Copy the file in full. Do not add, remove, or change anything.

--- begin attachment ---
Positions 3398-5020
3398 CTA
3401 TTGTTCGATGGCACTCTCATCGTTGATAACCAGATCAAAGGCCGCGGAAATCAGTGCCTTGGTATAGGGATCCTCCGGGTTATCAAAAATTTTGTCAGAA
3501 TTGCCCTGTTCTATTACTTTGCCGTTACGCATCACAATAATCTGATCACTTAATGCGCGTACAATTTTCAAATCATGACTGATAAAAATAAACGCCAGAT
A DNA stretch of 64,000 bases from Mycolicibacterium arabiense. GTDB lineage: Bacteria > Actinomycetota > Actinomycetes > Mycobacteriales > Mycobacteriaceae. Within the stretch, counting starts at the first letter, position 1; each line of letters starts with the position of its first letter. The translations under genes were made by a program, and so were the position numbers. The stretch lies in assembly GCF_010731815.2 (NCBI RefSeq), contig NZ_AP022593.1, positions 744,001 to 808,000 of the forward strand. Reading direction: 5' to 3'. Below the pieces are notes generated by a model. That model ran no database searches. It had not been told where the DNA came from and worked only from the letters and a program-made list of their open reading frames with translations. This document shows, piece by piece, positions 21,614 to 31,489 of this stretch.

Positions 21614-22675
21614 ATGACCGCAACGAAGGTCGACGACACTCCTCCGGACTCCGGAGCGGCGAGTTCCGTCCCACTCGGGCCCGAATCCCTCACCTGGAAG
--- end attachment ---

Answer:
Positions 3398-5020
3398 CTA
3401 TTGTTCGATGGCACTCTCATCGTTGATAACCAGATCAAAGGCCGCGGAAATCAGTGCCTTGGTATAGGGATCCTCCGGGTTATCAAAAATTTTGTCAGAA
3501 TTGCCCTGTTCTATTACTTTGCCGTTACGCATCACAATAATCTGATCACTTAATGCGCGTACAATTTTCAAATCATGACTGATAAAAATAAACGCCAGAT
A DNA stretch of 64,000 bases from Mycolicibacterium arabiense. GTDB lineage: Bacteria > Actinomycetota > Actinomycetes > Mycobacteriales > Mycobacteriaceae. Within the stretch, counting starts at the first letter, position 1; each line of letters starts with the position of its first letter. The translations under genes were made by a program, and so were the position numbers. The stretch lies in assembly GCF_010731815.2 (NCBI RefSeq), contig NZ_AP022593.1, positions 744,001 to 808,000 of the forward strand. Reading direction: 5' to 3'. Below the pieces are notes generated by a model. That model ran no database searches. It had not been told where the DNA came from and worked only from the letters and a program-made list of their open reading frames with translations. This document shows, piece by piece, positions 21,614 to 31,489 of this stretch.

Positions 21614-22675
21614 ATGACCGCAACGAAGGTCGACGACACTCCTCCGGACTCCGGAGCGGCGAGTTCCGTCCCACTCGGGCCCGAATCCCTCACCTGGAAG